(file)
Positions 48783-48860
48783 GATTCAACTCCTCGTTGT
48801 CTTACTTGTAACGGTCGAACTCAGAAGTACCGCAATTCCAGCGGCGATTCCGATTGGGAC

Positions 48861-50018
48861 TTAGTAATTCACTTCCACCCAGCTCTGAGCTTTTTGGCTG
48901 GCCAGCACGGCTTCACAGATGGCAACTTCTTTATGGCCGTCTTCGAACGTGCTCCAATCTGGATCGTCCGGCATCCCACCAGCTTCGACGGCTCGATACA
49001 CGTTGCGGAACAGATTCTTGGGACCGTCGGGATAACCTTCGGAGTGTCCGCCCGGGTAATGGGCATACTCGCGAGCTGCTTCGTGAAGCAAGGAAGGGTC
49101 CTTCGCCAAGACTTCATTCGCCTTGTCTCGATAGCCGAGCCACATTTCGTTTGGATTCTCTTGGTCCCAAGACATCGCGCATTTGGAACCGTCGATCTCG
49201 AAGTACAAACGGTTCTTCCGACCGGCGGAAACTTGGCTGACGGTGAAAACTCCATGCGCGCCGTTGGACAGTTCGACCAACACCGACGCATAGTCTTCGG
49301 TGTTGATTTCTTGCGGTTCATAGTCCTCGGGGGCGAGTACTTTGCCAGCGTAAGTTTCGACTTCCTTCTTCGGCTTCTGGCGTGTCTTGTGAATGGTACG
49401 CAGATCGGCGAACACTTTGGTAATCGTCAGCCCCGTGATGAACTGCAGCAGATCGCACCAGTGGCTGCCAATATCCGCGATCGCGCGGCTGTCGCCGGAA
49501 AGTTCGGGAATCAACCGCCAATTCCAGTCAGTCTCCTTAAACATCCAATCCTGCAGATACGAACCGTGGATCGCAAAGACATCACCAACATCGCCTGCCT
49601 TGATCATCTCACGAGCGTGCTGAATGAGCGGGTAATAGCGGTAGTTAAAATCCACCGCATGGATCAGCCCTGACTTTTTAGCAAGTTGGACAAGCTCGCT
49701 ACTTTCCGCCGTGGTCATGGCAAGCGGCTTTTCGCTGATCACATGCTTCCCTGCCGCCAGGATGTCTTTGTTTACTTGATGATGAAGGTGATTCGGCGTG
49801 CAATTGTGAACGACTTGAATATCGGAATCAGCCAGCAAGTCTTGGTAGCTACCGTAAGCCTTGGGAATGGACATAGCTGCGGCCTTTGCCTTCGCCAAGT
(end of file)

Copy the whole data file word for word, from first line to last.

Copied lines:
Positions 48783-48860
48783 GATTCAACTCCTCGTTGT
48801 CTTACTTGTAACGGTCGAACTCAGAAGTACCGCAATTCCAGCGGCGATTCCGATTGGGAC

Positions 48861-50018
48861 TTAGTAATTCACTTCCACCCAGCTCTGAGCTTTTTGGCTG
48901 GCCAGCACGGCTTCACAGATGGCAACTTCTTTATGGCCGTCTTCGAACGTGCTCCAATCTGGATCGTCCGGCATCCCACCAGCTTCGACGGCTCGATACA
49001 CGTTGCGGAACAGATTCTTGGGACCGTCGGGATAACCTTCGGAGTGTCCGCCCGGGTAATGGGCATACTCGCGAGCTGCTTCGTGAAGCAAGGAAGGGTC
49101 CTTCGCCAAGACTTCATTCGCCTTGTCTCGATAGCCGAGCCACATTTCGTTTGGATTCTCTTGGTCCCAAGACATCGCGCATTTGGAACCGTCGATCTCG
49201 AAGTACAAACGGTTCTTCCGACCGGCGGAAACTTGGCTGACGGTGAAAACTCCATGCGCGCCGTTGGACAGTTCGACCAACACCGACGCATAGTCTTCGG
49301 TGTTGATTTCTTGCGGTTCATAGTCCTCGGGGGCGAGTACTTTGCCAGCGTAAGTTTCGACTTCCTTCTTCGGCTTCTGGCGTGTCTTGTGAATGGTACG
49401 CAGATCGGCGAACACTTTGGTAATCGTCAGCCCCGTGATGAACTGCAGCAGATCGCACCAGTGGCTGCCAATATCCGCGATCGCGCGGCTGTCGCCGGAA
49501 AGTTCGGGAATCAACCGCCAATTCCAGTCAGTCTCCTTAAACATCCAATCCTGCAGATACGAACCGTGGATCGCAAAGACATCACCAACATCGCCTGCCT
49601 TGATCATCTCACGAGCGTGCTGAATGAGCGGGTAATAGCGGTAGTTAAAATCCACCGCATGGATCAGCCCTGACTTTTTAGCAAGTTGGACAAGCTCGCT
49701 ACTTTCCGCCGTGGTCATGGCAAGCGGCTTTTCGCTGATCACATGCTTCCCTGCCGCCAGGATGTCTTTGTTTACTTGATGATGAAGGTGATTCGGCGTG
49801 CAATTGTGAACGACTTGAATATCGGAATCAGCCAGCAAGTCTTGGTAGCTACCGTAAGCCTTGGGAATGGACATAGCTGCGGCCTTTGCCTTCGCCAAGT